Ego: Well-meaning, but sometimes misguided.

by Chris Johnson

Ego–sorry to break it to you–we all have one. Whether it’s your own, a family member’s, or a colleague’s, a poorly managed ego can wreak havoc on your work and relationships. When we ask clients for ego-driven behaviour examples, they list overconfidence, boasting about achievements, aggression, and brash actions. While these responses are accurate, our egos are more than bad behaviour; the ego serves an essential function in how we understand ourselves and relate to others. 

We define ego as the part of us that we experience as the ‘self’ or ‘I’ and connects us to the external world through our perceptions. Our egos are the part of us that remembers, evaluates, plans, and is responsive to our physical and social world. We can describe the ego as the framework that steers our beliefs, standards, choices, how we understand a situation, and how we perceive others.

‘The part of us that we experience as the self or I and connects us to the external world through our perceptions.’

Our egos are neither good nor bad, but they can be well-managed or poorly managed. A well-managed ego allows us to have objectivity when evaluating situations and other people’s motivations, self-reflect and gain insight into ourselves, organise our activities over more extended periods, resist environmental and social pressures, and choose decisively. On the other hand, a poorly managed ego distorts our sense of reality and our sense of self, causes unpredictable swings in emotions, can lead to excessive vulnerability or aggressiveness, will impact our productivity and the quality of our work, and erodes our relationships. Therefore, ego-driven behaviours range from the potentially ineffective (overconfidence, being combative, withdrawing from discussion) to the potentially effective (being driven, expressing pride in your work, determination).

The ego is constantly navigating our current situation and our goals. Humans aspire to be seen as many different things, and it is not enough to convince ourselves we are those things; other people must also come to see us that way. This is the grander task of our ego, matching our aspirational identity to how other people, and situations, are interacting with us–not easy when there are so many things to trip us up! Our egos are doing a tough job in infinitely complex circumstances.

The important thing is that the benefits of a well-managed ego can be profound:


  • Better personal relationships.
  • Fewer unintentional conflicts at work.
  • The ability to rebound from setbacks faster.
  • Improved productivity and company performance.
  • Greater well-being and mental health.


Catriona Smith at Acas outlines the alarming impact of conflict in her article ‘workplace conflict: estimating the cost to employers’.

“We estimate that the cost of workplace conflict to UK organisations is in the region of £28.5 billion, which is the equivalent of more than £1,000 for each employee. Close to 10 million people experience conflict at work each year, with more than half reporting stress, anxiety or depression as a result. It is also estimated just under 900,000 took time off work, nearly half a million resigned and over 300,000 employees were dismissed.”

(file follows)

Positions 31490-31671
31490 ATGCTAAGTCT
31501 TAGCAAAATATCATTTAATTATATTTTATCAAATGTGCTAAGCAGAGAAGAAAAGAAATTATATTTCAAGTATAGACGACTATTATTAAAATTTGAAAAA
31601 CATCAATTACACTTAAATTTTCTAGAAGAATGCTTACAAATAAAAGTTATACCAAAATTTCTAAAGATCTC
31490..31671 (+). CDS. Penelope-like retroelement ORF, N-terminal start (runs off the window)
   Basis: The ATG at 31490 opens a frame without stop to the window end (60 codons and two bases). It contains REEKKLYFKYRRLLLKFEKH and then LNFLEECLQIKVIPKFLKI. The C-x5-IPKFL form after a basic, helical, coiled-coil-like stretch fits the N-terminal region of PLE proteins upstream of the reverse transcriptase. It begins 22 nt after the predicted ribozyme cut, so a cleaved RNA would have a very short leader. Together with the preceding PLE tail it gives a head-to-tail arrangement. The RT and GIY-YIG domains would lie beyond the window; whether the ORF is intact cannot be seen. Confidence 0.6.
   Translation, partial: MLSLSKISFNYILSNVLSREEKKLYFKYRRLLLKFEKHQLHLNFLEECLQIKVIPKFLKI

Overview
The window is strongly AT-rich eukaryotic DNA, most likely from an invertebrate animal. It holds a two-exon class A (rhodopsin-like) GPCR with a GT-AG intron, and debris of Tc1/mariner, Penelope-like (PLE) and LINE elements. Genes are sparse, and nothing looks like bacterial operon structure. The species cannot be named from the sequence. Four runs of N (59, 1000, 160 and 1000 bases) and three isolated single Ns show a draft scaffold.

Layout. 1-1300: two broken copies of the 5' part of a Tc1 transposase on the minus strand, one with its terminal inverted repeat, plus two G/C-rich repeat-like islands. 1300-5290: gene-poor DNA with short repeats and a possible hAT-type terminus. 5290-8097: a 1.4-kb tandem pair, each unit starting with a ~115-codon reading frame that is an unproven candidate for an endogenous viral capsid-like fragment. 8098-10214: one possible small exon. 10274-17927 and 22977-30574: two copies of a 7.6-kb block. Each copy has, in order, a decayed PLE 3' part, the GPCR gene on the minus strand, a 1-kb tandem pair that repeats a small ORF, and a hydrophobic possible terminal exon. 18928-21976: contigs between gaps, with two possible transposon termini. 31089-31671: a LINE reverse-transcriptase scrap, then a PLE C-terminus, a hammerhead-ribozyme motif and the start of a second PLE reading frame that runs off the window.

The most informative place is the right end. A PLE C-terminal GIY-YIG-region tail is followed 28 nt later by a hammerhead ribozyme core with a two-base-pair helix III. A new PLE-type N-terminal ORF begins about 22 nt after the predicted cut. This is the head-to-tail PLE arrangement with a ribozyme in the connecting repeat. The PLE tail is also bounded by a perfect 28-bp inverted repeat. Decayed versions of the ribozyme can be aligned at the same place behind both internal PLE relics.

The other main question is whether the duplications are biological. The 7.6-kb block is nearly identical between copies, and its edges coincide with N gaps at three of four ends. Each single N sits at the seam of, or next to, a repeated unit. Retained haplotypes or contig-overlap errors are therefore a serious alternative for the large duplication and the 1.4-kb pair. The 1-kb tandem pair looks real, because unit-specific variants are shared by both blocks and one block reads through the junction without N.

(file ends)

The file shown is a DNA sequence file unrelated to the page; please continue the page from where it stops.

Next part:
What creates an ego reaction?

As shown in the model below, a negative emotional response may arise when we feel dissonance or lack harmony with our self-identity. In turn, we may choose behaviour that impacts ourselves and others poorly. Conversely, when we feel resonance, or alignment, with our self-identity, the opposite is more likely to be true–positive emotion. Affirming thoughts and choices will drive effective behaviours and impacts.

Receiving positive feedback

Boss receives poor sales results

Resonance with Self Identity

I am being recognised – I’m moving towards my aspirational self identity

I may look less competent in the eyes of others – I’m getting closer to a negative self identity


I feel positivity, warmth and thanks

I am feeling anger and frustration


I want to thank the manager for taking the time to recognise me

I want to shout or blame the team



I show appreciation and higher levels of engagement

I shout at the team and start an argument with an employee

Frank Kinslow – Beyond Happiness

Let’s explore an example of a sales manager not hitting the sales results they have promised. What might they be feeling?


  • A loss of standing in the business, or from their boss
  • Being seen as less capable by the team, or a team member
  • A reduction in their future prospects (and potentially income)
  • Feeling like they have failed their partner, their family, themselves


Watch out–the walls are closing in on the ego! The pressure is increasing. The potential to move closer to that negative self-identity is rising. The emotions rise. “What has my team been doing?!” Thoughts turn negative–I want to shout! Ego-driven behaviour from a poorly-managed ego is unleashed, and the sales manager directs abuse at the team for the poor performance.